A Bartow County-based developer has withdrawn a request for a zoning change after multiple neighbors told the Catoosa County Planning Commission they didn't want the commercial development in their rural community.
The outcry of neighbors led the commission to unanimously not recommend the zoning change that would have allowed a Dollar General at the intersection of Three Notch Road and Poplar Springs Road to be built. Even with the recommendation, the Catoosa County Board of Commissioners had the final decision-making power.
Jeff Fava, chair of the Planning Commission, detailed opposition to the store he received at its meeting last month. He said he received a petition signed by about 20 people, seven letters, more than a dozen testifiers and 80 attendees at the meeting.
"Seems like to me you guys would be the guys frequenting this store, and if you're saying you don't want it here, in my opinion, we're here representing what you guys need and want," Fava said.
The zoning change proposal was taken off Tuesday's Catoosa County Board of Commissioners meeting agenda at the request of the developer, Hibbymo, according to county spokesperson John Pless in a text message.
The change would have been needed to allow the store because the area is zoned agricultural.
Kelly Holcomb, a resident of Ringgold near the proposed store, told the board he would oppose any commercial development on that corner because he doesn't want more traffic. He also accused Dollar General stores of adding to crime and further development no one in the area wants.
Bobby Howard, a resident of Cartersville, represented the developer at the Planning Commission meeting. He spoke about the developer's plan to buy two vacant lots totaling 3 acres to build the Dollar General store.
Planned to be 12,000 square feet, the store would have had produce, some fresh meat, groceries and some hardware supplies, he said.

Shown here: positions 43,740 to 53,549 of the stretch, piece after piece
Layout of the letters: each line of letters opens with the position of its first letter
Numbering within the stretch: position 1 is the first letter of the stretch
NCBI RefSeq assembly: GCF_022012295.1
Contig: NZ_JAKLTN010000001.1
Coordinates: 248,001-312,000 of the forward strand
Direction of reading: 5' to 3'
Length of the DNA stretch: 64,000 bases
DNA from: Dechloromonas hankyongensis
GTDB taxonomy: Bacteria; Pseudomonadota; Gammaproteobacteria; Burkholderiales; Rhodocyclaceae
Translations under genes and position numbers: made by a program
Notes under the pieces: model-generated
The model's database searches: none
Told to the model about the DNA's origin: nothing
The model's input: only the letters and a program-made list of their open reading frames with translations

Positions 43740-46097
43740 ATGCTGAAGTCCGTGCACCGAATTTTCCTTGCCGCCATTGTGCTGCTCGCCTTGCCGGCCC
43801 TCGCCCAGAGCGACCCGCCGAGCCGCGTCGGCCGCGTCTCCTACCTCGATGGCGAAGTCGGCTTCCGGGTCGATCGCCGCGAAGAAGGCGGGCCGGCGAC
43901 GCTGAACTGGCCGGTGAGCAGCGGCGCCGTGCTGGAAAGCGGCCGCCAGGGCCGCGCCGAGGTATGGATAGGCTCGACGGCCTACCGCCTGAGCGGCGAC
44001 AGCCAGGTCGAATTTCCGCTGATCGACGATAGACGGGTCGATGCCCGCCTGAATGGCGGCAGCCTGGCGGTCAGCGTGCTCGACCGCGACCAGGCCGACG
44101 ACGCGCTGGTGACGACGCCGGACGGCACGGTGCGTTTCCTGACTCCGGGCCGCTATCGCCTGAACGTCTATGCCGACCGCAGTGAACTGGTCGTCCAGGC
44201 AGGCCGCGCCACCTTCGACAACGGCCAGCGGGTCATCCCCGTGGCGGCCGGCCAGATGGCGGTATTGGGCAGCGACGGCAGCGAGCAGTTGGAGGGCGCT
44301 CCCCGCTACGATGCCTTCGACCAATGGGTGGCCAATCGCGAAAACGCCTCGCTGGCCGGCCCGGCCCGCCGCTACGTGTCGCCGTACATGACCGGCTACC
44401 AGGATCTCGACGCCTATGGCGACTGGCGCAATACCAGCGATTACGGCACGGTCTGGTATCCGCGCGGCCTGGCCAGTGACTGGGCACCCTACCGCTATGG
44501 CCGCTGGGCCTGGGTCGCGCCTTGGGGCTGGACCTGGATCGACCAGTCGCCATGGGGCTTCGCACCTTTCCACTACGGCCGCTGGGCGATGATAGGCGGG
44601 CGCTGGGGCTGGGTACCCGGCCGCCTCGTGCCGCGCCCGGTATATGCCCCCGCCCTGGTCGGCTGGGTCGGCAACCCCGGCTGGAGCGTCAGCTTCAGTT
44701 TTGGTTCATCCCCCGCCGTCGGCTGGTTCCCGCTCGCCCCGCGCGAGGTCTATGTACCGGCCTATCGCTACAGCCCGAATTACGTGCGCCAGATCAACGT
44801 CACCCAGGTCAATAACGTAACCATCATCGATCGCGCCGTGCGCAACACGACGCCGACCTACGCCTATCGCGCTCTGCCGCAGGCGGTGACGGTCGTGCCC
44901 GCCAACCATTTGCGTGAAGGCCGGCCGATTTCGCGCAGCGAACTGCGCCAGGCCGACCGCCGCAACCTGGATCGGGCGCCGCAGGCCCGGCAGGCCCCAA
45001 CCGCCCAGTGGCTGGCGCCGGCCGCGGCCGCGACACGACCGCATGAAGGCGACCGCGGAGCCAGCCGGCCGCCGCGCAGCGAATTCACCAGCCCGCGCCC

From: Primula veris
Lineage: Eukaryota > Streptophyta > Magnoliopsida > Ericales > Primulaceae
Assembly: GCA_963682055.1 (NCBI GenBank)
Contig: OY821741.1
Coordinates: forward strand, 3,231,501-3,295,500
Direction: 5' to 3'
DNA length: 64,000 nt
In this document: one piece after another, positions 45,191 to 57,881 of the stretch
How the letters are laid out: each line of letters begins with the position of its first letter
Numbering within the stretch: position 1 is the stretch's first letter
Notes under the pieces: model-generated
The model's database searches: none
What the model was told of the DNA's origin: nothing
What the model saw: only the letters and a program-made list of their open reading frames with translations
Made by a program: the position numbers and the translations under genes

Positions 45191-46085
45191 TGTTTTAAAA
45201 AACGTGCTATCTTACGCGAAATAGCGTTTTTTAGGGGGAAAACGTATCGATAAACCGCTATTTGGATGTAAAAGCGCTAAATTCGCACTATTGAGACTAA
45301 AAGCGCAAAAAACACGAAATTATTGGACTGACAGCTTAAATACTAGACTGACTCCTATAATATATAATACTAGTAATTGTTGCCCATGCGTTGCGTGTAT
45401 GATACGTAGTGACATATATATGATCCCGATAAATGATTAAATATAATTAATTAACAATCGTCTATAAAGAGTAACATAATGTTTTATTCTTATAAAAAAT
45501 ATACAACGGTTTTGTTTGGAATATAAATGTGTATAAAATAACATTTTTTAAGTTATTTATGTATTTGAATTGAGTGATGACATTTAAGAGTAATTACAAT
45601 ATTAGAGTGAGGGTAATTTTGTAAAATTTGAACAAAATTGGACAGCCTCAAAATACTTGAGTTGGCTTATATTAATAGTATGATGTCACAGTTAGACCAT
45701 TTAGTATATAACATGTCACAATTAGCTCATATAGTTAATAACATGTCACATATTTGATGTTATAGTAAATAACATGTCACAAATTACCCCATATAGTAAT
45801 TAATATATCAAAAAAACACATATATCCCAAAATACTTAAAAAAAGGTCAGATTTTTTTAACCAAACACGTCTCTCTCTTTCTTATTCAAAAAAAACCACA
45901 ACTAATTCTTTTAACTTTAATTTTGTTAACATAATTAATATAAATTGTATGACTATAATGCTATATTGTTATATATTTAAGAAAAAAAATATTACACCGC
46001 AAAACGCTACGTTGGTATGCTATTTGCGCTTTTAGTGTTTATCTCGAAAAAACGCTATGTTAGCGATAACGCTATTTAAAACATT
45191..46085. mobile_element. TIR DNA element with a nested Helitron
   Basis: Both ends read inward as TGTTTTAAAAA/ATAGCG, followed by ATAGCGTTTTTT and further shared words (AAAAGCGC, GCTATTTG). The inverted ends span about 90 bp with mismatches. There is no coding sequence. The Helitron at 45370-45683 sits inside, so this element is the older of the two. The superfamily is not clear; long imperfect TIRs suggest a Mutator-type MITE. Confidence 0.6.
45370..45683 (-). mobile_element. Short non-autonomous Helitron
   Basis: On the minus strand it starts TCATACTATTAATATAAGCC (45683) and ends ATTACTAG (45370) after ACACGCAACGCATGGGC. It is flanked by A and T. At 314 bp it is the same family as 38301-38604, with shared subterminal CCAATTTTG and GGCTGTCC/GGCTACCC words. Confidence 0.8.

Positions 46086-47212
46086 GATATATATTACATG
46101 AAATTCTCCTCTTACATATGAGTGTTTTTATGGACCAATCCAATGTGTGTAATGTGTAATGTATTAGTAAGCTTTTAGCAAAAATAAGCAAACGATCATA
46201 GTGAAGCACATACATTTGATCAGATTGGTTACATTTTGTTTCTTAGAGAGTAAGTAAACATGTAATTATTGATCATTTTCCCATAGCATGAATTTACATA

The building's architecture would have been similar to the Dollar General on Lookout Mountain, Howard said. There would be no floodlights glaring off the property, he said, and delivery trucks would come once a week or twice a week if the store was busy.
"They're going to complain about traffic, but the traffic's already there," Carter said, predicting the concerns from neighbors.
The real source of traffic is nearby Heritage Middle and High School, he said, adding if he lived nearby, he would choose to shop when there's not school traffic or avoid the intersection entirely. Dollar General plans their deliveries, he said, so they wouldn't arrive during morning and afternoon school traffic.
Dollar General stores were common in rural America until they were run out of business by bigger stores, Howard said.
Catoosa County, he said, seems to push all its commercial districts away from residential areas because nobody wants new commercial development near their homes — even though that would save travel time for neighbors.
Also at the commission meeting, Lisa Morris said she was one of the two property owners where the Dollar General was planned. She said she wanted to get rid of the property because she and her husband were disabled and couldn't take care of it anymore.
"It seemed like a good area to put a Dollar General," Morris said. "I know there's a lot of people here against it, but it'll help me out by selling it."
Morris also said the store would help people like her because they wouldn't have to travel so far to shop.
Crymson Holcomb, who lives on Three Notch Road near the proposed store in rural Ringgold, also said at the meeting that she had concerns about traffic and crime associated with a new store. Holcomb and her neighbors want to keep their rural area like it is, even though other parts of the county are growing.
"It might have been proposed to grow up the rural areas, as a whole, of Ringgold and Catoosa County as a community," she said. "But for us that live out there off Three Notch, we're not interested in the growing of that area more than it already is."
Julie Jones, a resident of Ringgold, said her family's homestead is located behind the Dollar General's proposed location. Jones said she echoed the other neighbors' concerns about traffic, crime and the potential to change the area's character.
Jones said to Morris at the meeting that if she needed the income from selling the property, neighbors would help her by purchasing it from her.